Golf Digest editors picks
Week in Review

Heir Apparent

Yani Tseng follows Lorena Ochoa and Annika Sorenstam as the LPGA's next dominant player

June 27, 2011

Yani Tseng is an exceptional pool player, who keeps her game honed on the table that Annika Sorenstam left behind when Tseng bought her house in Orlando's Lake Nona community.

What would her pool handicap be? "Maybe plus-two," she said recently. "I know what I'm doing. I really want to practice. I was thinking maybe in the offseason I want to play a tournament."

Her friend and agent Ernie Huang confirmed her prowess. "If you want to play her," he said, "bring your money. She can run the table."

That is now evident. Tseng already is running the table in her chosen profession. Her victory in the LPGA Championship on Sunday was her fourth major. It was her sixth victory this year, third on the LPGA (she has won two Ladies European Tour events and one Asian Tour event), and has widened her lead in her bid to win Rolex Player of the Year for the second straight year.

Related: Yani's athletic move for power

She won by 10 shots, too. Running the table, indeed. As for the rest of the LPGA, it's squarely behind the eight ball, where, given Tseng's age (22), it is likely to remain indefinitely.

THE FORMULA FOR A ROUT

Tseng had the best score in the first and fourth rounds (66) and equaled the best score in the third (67).

THE DAY'S BEST STORY

When Erik Compton played in a PGA Tour event five months after having a second heart transplant in 2008, the New York Times' Larry Dorman wrote that the tournament "has a subplot of genuine hope real enough to move all but the most hardened cynic. Playing here&is Erik Compton, the 28-year-old pro who five months ago received his second heart transplant and whose recent play has been almost, well, fictional."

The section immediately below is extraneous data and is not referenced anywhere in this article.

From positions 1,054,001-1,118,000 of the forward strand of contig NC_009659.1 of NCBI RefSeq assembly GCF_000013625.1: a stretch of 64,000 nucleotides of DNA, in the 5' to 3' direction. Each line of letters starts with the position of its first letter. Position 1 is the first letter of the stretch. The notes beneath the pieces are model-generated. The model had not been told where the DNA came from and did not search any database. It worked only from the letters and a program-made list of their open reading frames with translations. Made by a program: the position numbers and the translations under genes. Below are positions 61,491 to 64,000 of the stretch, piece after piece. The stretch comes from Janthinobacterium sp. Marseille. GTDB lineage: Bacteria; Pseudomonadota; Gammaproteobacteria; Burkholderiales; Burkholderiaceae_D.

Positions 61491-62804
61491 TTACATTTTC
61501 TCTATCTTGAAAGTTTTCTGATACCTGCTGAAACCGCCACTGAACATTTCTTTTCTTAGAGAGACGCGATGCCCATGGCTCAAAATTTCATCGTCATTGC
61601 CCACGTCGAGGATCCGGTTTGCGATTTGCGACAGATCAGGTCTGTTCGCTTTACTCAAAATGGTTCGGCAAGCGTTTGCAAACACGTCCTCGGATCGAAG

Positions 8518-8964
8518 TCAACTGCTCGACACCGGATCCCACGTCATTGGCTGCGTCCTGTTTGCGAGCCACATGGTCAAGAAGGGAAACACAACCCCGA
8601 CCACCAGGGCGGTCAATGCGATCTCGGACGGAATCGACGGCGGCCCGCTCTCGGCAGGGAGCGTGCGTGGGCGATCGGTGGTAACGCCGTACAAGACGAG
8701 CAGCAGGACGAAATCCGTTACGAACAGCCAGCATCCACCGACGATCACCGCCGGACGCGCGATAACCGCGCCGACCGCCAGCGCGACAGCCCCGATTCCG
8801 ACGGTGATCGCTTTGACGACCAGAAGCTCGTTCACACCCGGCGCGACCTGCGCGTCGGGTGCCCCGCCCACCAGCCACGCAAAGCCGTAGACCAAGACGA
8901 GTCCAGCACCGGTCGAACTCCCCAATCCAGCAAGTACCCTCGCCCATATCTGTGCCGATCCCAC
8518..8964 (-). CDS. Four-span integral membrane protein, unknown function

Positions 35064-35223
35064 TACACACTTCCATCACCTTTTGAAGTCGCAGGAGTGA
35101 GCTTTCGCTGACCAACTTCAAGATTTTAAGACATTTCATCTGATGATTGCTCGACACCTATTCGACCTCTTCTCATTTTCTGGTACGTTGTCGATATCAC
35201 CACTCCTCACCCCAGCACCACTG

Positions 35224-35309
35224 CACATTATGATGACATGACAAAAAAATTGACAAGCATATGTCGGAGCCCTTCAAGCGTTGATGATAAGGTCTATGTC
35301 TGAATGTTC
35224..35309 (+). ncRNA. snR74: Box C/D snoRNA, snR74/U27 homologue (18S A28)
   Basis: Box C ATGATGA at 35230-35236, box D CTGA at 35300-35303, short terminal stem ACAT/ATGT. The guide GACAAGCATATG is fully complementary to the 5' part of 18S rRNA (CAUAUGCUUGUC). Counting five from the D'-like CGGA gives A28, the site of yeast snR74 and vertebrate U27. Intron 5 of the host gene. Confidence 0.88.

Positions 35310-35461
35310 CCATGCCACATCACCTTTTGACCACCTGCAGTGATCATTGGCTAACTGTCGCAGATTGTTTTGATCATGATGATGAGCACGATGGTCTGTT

Related: Jim Moriarty's Golf World feature on Compton

Charlie Gibson, on ABC World News, introduced a segment on Compton this way: "Every golfer, especially those of us who are duffers, knows how incredibly difficult it is to be a professional golfer, playing the tour. To do that and to have a serious health problem is close to unbelievable. But one PGA player, on the tour right now, has overcome incredible obstacles and his is an incredible story."

That was then. This is now: Compton won the Nationwide Tour's Mexico Open in a playoff on Sunday, is now second on the money list with $215,709, and is a virtual cinch to earn his PGA Tour membership for 2012.

"To win this is everything to me," he said. "I never thought I'd play golf again, at least not at this level, and I proved to myself I'm more than just a guy with two heart transplants."

WAS THERE A PGA TOUR EVENT?

There was, of course. It was the Travelers Championship. But once amateur Patrick Cantlay fell from contention after shooting 60 in the second round to take the lead, it dropped from the radar.